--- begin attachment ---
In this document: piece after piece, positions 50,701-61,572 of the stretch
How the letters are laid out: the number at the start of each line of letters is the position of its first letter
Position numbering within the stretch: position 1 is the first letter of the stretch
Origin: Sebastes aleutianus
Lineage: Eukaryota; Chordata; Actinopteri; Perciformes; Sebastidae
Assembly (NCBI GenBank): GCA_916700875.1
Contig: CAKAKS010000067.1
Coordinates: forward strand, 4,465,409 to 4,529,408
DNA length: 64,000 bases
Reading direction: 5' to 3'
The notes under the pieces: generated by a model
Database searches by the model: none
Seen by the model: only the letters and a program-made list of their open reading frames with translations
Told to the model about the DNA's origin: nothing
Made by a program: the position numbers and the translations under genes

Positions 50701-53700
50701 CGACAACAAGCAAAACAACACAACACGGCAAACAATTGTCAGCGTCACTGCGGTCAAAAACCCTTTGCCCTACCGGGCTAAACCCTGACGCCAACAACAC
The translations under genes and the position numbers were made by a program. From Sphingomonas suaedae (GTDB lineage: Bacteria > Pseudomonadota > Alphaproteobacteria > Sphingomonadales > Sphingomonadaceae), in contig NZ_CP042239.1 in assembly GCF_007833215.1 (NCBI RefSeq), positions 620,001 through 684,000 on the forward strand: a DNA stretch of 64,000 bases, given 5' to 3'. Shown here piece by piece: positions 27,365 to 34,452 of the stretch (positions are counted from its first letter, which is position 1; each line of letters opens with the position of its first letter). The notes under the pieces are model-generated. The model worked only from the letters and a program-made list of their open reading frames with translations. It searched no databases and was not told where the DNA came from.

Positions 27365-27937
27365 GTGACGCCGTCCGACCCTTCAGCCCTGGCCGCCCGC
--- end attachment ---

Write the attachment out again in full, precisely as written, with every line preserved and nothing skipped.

In this document: piece after piece, positions 50,701-61,572 of the stretch
How the letters are laid out: the number at the start of each line of letters is the position of its first letter
Position numbering within the stretch: position 1 is the first letter of the stretch
Origin: Sebastes aleutianus
Lineage: Eukaryota; Chordata; Actinopteri; Perciformes; Sebastidae
Assembly (NCBI GenBank): GCA_916700875.1
Contig: CAKAKS010000067.1
Coordinates: forward strand, 4,465,409 to 4,529,408
DNA length: 64,000 bases
Reading direction: 5' to 3'
The notes under the pieces: generated by a model
Database searches by the model: none
Seen by the model: only the letters and a program-made list of their open reading frames with translations
Told to the model about the DNA's origin: nothing
Made by a program: the position numbers and the translations under genes

Positions 50701-53700
50701 CGACAACAAGCAAAACAACACAACACGGCAAACAATTGTCAGCGTCACTGCGGTCAAAAACCCTTTGCCCTACCGGGCTAAACCCTGACGCCAACAACAC
The translations under genes and the position numbers were made by a program. From Sphingomonas suaedae (GTDB lineage: Bacteria > Pseudomonadota > Alphaproteobacteria > Sphingomonadales > Sphingomonadaceae), in contig NZ_CP042239.1 in assembly GCF_007833215.1 (NCBI RefSeq), positions 620,001 through 684,000 on the forward strand: a DNA stretch of 64,000 bases, given 5' to 3'. Shown here piece by piece: positions 27,365 to 34,452 of the stretch (positions are counted from its first letter, which is position 1; each line of letters opens with the position of its first letter). The notes under the pieces are model-generated. The model worked only from the letters and a program-made list of their open reading frames with translations. It searched no databases and was not told where the DNA came from.

Positions 27365-27937
27365 GTGACGCCGTCCGACCCTTCAGCCCTGGCCGCCCGC